Growing up in New York, Donald Trump was a joke. He was tabloid fodder. He built big, stupid, ugly buildings and got married and divorced and said awful things about women. He was famous solely for being rich. Those things don’t sound presidential, but they do, upon closer inspection, sound American. Big, stupid, ugly, misogynist and famously rich IS America to me, and is us to the world.
Being American isn’t all bad. The first time I was forced to really identify as an American was, predictably, when I studied abroad in college. I went to England, which almost felt like it didn’t count, because it’s the same language. But I still learned something about my country.
My flatmates and I were talking one night and someone said something like, “You really are SO American, Emily.”
I took instant umbrage. I was from New York! New York City was NOT America! New York City was the whole world! New York and London and other cities like them were one country, and America was another country entirely.
Nope, said the flatmate, with typical British restraint, you’re pretty American, Emily.
And then my flatmate–I can’t remember which one it was–imitated my accent. It was a terrible imitation, almost as bad as my British one. They made me sound *Southern.* They gave me a *twang.* I realized, with horror, that to a Brit, a New Yorker and a Texan sound practically the same. Compared to their clipped vowels, we were all just one big, nasal nation.
It wasn’t just the accent, but the tone and the content of the imitation that taught me what it means to be American.
“Hiiiiiiiii,” my flatmate-as-me brayed, grinning ear-to-ear. “Ah’m Emily and ah’m from New York City! How ya doin’?”
“I don’t sound like that,” I insisted.
“Yes, you do.”
I heard, in the broad strokes, the loud, pushy, sometimes oblivious nature that is either America, New York, or the Weinstein family in particular. But I also heard some things to be proud of in the sound of the unbridled Yank. We sure are friendly. We’ve got some can-do spirit, you gotta give us that. We are awfully cheerful. Is it really so bad, I wondered, to be relentlessly optimistic? I mean, what’s the European alternative–smoking morosely while staring stoically into a cold drizzle? A moment of garish emotion won’t kill you, my friends.
One thing I think is cool about America is that a majority of us are descended from a self-selecting group of adventurers. Many of us are descended from slaves and some of us are indigenous, but if you are descended from immigrants, someone in your bloodline took a big risk to come here. You did have to be a little brave to make a break for the land of the free.
Shit like the Donald Trump candidacy can make me do weird stuff–like wax poetic about America. The prominence of that buffoon is at once so demoralizing, so disturbing, and so dangerous that my impulse is to reject ALL of America. But I can’t, because no matter what I say or do, I will always be from and part of and made of and made by this fucked-up, violent, big, stupid, ugly, misogynist, racist, capitalist nation that worships wealth at all costs, and apparently has not yet paid dearly enough for our addiction to that particular illusion.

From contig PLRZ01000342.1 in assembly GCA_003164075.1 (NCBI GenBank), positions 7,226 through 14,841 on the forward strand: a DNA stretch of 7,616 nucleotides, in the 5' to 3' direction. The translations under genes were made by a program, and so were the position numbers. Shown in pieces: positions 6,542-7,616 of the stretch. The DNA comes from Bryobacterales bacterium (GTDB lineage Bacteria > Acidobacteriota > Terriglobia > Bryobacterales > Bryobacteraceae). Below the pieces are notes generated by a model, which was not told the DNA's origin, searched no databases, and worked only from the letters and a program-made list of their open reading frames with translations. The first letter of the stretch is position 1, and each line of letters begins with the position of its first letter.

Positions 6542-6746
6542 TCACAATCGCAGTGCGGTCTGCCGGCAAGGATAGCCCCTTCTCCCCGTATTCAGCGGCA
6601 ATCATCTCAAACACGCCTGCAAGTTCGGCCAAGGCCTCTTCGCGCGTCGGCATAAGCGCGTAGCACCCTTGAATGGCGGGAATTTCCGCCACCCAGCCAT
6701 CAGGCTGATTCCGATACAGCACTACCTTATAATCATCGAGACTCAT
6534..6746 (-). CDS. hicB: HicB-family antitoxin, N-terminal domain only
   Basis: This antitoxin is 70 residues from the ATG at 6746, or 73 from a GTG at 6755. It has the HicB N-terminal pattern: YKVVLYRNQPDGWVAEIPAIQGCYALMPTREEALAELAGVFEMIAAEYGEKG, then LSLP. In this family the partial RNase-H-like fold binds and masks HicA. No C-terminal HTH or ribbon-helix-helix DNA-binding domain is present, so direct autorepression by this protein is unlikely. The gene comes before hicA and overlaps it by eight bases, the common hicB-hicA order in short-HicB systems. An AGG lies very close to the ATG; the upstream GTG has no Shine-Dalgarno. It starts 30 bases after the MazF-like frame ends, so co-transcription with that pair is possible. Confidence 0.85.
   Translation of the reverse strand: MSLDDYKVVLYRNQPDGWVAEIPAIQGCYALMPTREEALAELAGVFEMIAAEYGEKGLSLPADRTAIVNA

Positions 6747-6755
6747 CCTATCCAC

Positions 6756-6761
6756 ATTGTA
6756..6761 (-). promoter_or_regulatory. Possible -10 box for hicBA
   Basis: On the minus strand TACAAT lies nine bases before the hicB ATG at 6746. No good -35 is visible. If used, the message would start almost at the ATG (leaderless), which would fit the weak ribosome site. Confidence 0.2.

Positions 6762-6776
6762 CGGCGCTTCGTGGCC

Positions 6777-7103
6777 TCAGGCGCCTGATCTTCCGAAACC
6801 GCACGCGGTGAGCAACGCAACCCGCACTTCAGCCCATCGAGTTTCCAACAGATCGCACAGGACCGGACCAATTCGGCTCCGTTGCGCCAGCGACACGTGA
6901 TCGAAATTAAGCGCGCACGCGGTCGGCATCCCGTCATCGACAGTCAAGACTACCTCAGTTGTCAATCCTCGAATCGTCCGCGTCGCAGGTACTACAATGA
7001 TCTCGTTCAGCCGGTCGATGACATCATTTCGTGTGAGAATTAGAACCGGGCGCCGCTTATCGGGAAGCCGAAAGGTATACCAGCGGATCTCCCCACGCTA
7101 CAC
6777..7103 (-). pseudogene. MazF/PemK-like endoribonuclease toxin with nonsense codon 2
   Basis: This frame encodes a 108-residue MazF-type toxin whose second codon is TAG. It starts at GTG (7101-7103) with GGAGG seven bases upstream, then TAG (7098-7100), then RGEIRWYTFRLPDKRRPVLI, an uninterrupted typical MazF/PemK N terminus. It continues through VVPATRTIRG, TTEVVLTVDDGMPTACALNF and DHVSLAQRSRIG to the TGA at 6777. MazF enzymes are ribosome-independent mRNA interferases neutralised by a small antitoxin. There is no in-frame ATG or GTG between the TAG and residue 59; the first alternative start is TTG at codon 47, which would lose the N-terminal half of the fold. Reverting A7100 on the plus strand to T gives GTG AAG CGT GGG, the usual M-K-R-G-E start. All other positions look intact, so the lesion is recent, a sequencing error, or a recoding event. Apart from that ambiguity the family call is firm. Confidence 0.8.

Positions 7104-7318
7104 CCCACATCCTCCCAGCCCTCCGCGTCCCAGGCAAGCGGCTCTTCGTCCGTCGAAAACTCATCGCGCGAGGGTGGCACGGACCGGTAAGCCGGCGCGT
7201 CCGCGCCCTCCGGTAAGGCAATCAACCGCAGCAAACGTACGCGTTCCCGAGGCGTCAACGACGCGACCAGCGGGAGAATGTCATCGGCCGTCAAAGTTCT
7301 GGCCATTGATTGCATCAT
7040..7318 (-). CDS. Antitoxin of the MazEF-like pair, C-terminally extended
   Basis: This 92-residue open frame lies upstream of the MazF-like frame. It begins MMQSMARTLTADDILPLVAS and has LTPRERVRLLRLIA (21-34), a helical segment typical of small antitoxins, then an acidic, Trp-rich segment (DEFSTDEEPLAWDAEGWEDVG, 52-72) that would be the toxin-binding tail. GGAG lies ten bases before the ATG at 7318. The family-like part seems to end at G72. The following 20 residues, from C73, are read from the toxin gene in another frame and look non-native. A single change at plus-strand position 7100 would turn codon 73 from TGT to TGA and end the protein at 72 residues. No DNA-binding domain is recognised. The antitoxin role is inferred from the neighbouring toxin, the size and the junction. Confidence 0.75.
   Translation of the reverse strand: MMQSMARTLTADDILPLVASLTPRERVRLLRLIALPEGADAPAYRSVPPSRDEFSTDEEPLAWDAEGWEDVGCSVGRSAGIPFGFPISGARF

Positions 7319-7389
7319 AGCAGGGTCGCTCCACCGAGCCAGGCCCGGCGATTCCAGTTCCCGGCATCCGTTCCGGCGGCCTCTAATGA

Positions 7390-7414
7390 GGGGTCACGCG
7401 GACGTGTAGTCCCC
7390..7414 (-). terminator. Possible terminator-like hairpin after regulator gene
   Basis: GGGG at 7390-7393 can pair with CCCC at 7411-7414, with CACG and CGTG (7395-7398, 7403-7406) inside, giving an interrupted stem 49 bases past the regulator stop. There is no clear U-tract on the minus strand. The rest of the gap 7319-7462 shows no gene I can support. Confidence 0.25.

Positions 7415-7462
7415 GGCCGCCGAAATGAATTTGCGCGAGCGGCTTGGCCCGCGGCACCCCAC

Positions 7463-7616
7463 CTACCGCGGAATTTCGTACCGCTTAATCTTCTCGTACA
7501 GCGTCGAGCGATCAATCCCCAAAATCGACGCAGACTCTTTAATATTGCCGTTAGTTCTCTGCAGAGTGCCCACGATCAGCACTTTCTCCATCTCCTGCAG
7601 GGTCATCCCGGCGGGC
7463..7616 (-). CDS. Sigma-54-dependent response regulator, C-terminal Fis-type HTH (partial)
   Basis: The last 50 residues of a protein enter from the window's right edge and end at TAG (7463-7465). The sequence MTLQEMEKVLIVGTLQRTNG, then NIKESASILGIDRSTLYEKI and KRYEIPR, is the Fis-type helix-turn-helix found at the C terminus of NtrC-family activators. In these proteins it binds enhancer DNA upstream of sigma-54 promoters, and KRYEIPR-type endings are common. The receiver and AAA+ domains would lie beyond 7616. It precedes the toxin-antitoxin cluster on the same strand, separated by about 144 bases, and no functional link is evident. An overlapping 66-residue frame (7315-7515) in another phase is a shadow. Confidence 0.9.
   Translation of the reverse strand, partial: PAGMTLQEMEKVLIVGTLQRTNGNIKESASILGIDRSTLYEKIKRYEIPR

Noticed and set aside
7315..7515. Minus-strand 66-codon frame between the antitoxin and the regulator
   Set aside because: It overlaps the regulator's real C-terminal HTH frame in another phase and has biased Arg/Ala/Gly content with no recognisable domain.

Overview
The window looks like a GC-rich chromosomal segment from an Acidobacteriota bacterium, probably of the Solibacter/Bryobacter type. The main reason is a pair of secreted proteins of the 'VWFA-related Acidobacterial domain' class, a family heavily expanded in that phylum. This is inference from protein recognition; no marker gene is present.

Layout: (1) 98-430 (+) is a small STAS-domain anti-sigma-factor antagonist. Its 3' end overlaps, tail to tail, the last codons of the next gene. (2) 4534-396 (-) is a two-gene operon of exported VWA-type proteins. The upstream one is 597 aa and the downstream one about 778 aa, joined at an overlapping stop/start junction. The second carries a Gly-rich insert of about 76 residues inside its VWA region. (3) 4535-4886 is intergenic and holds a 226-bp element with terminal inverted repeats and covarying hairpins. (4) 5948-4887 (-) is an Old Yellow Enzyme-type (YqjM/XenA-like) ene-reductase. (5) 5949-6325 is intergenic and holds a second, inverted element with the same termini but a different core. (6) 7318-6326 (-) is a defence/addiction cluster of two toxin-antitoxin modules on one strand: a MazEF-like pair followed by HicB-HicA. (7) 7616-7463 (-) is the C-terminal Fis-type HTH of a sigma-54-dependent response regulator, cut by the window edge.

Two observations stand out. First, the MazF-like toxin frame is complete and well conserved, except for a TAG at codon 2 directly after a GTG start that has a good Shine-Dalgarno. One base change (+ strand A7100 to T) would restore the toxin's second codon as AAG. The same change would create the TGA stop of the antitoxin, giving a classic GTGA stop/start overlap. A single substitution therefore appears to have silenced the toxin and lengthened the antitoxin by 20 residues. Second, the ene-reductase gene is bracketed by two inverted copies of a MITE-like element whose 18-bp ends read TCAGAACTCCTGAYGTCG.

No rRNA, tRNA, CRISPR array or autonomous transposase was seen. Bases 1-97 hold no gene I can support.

Our presidents and candidates are more archetypes than people. If Barack Obama represented our most beautiful dream of a post-racial America, then Trump is the darkest of our lingering nightmares.
But HE isn’t US. There is no us. We contain multitudes, as Whitman said. It’s all true, or maybe none of it is.
We are the aw-shucks village idiots of the world. We are gregarious. We bring the party. We drop the bombs. We came from nothing. We are destroying everything. All of our riches are built on genocide and slavery. My ancestors were safe here. Our architecture is an abomination. We have so, so much beautiful land. Batshit crazy Puritan hypocrites are still trying to invade our wombs, and yet I can speak my own mind and wake up tomorrow and do it again. We are incarcerating more people than any society in human history, our children can barely read, and we are all in debt. Our country is built on lies, and the parts that are true are built on massacre. Our politics has always been a theater of the absurd. We call ourselves a democracy but we don’t even vote. The people who came here seeking religious freedom were seeking the freedom to be *even more repressive* than was permitted in *sixteenth-century England.* We had a black president for eight years, and black children are gunned down in the streets by people who take oaths to protect and serve them.
Anything is possible here, they say, they said. And this is true, anything is. President Obama was possible. President Trump is possible.
It feels like it must be some kind of joke, and as if it’s all happened before–an improbable, nefarious idiot rising to power. And it has. Hitler was once a weirdo ex-con, and in 1955, the idea of a President Reagan was a joke.
The Trump candidacy makes for a twisted sort of comedy. The Trump presidency would be a genuine tragedy. But most of life, and America, falls into the vast space between those extremes, and that space is as wide as a continent.